The impact of dietary protein on bone mass density (BMD)(Reference Vatanparast, Bailey, Baxter-Jones and Whiting1), bone turnover(Reference Ince, Anderson and Neer2) and fracture risk(Reference Wengreen, Munger, West, Cutler, Corcoran, Zhang and Sassano3) has been widely researched. Theoretically, protein should benefit bone as a result of its influence on the anabolic hormone insulin-like growth factor 1. However, dietary protein also increases acid load to the body, thus encouraging calciuria, which may be detrimental to bone health. There is a considerable lack of consensus as to whether protein has a beneficial or detrimental effect on bone. Despite the importance of this topic, no systematic review and meta-analysis of studies has been undertaken to date to examine the relationship between protein intake and bone health.
The aim of the present study was to conduct a systematic review and meta-analysis of the effect of dietary protein on BMD, bone turnover and fracture risk. MEDLINE (January 1966–September 2007) was searched for all cross-sectional, longitudinal and experimental studies of healthy participants. A total of twenty-one studies were included in the systematic review and six intervention studies in the meta-analysis. All chosen studies were checked by a least two researchers.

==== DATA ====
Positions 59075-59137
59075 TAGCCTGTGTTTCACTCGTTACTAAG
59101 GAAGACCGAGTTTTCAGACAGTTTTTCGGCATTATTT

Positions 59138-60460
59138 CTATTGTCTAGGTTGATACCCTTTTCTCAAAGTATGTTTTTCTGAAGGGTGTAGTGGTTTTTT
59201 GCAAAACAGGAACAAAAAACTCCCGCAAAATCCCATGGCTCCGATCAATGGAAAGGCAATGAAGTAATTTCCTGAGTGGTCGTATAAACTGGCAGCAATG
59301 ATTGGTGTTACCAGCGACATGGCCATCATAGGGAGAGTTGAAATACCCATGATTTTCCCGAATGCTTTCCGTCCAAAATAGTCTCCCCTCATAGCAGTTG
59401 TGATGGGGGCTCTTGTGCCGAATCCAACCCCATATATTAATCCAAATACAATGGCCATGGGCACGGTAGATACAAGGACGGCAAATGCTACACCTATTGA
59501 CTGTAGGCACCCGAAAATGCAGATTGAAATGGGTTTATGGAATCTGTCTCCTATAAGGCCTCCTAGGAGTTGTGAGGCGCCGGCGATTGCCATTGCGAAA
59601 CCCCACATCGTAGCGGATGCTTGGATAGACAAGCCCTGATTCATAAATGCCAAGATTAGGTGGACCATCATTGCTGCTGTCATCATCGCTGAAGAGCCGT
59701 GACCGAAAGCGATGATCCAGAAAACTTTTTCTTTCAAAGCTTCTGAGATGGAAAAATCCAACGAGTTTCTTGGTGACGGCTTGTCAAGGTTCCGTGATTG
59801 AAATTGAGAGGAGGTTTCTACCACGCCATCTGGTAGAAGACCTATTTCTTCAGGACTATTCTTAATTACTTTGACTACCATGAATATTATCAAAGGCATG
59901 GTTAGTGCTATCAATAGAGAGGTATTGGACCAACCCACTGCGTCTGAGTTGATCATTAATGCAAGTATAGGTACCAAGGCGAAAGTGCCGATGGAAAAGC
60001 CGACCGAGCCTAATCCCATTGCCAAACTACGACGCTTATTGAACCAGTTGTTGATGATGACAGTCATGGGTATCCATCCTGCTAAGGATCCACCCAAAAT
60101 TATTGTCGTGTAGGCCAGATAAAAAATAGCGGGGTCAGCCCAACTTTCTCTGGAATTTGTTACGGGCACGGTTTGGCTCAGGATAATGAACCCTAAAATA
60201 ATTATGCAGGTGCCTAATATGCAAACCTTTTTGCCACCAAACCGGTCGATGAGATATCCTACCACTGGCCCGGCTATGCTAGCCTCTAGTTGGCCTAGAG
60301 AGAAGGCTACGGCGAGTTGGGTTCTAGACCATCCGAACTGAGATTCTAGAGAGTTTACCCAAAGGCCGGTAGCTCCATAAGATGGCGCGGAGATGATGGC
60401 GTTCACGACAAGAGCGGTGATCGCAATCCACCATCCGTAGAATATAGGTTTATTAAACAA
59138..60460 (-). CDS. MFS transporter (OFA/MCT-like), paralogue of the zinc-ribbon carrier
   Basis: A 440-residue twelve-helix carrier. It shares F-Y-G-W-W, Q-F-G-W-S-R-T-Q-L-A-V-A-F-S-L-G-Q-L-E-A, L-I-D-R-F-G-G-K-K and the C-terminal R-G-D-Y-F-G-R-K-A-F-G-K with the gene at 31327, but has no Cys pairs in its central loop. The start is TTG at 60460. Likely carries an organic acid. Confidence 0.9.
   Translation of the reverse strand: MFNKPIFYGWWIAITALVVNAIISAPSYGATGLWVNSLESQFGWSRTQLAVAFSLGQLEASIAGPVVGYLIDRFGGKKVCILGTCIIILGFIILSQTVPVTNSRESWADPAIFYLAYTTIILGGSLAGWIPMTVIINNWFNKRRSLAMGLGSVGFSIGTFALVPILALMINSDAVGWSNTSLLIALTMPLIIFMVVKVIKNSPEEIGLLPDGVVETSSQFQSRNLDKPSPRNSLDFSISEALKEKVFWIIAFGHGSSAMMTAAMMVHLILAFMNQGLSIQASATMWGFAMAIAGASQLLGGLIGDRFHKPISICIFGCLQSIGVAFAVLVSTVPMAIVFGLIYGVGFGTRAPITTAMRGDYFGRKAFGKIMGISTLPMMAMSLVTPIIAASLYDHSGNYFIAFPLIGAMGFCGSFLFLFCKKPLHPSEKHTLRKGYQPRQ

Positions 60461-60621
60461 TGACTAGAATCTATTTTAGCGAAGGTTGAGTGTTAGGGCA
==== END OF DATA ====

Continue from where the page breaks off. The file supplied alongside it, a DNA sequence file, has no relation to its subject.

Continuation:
As shown in the Table, the systematic review showed a positive correlation between total dietary protein and BMD in adults, with the variation in low BMD that was attributable to protein intake being approximately 2–4%. In the longitudinal studies the mean relative risk for any fracture in the highest quartile of total protein intake was 0.7. Some intervention studies showed an increase in markers of bone formation and a decrease in markers of bone resorption with protein supplementation and some found a benefit on BMD. No significant effect was found in the meta-analysis for lumbar spine BMD (P=0.17, Z 1.36, weighted mean difference 0.05 (95% CI −0.02, 0.12)). The only significant effect found in the meta-analysis was for the effect of soybean protein on bone-specific alkaline phosphatase (BSAP), favouring the control group (P=0.04, Z 2.08, weighted mean difference 0.03 (95% CI 0.00, 0.07)).
These effects suggest that dietary protein may have a beneficial effect on BMD. However, the long-term effect on fracture risk is unclear, and intervention studies have not supported the findings of the cross-sectional and longitudinal studies. However, this disparity may be a result of the poor quality and heterogeneity of the intervention studies, or confounding in the cross-sectional studies. Further research in this area is urgently required.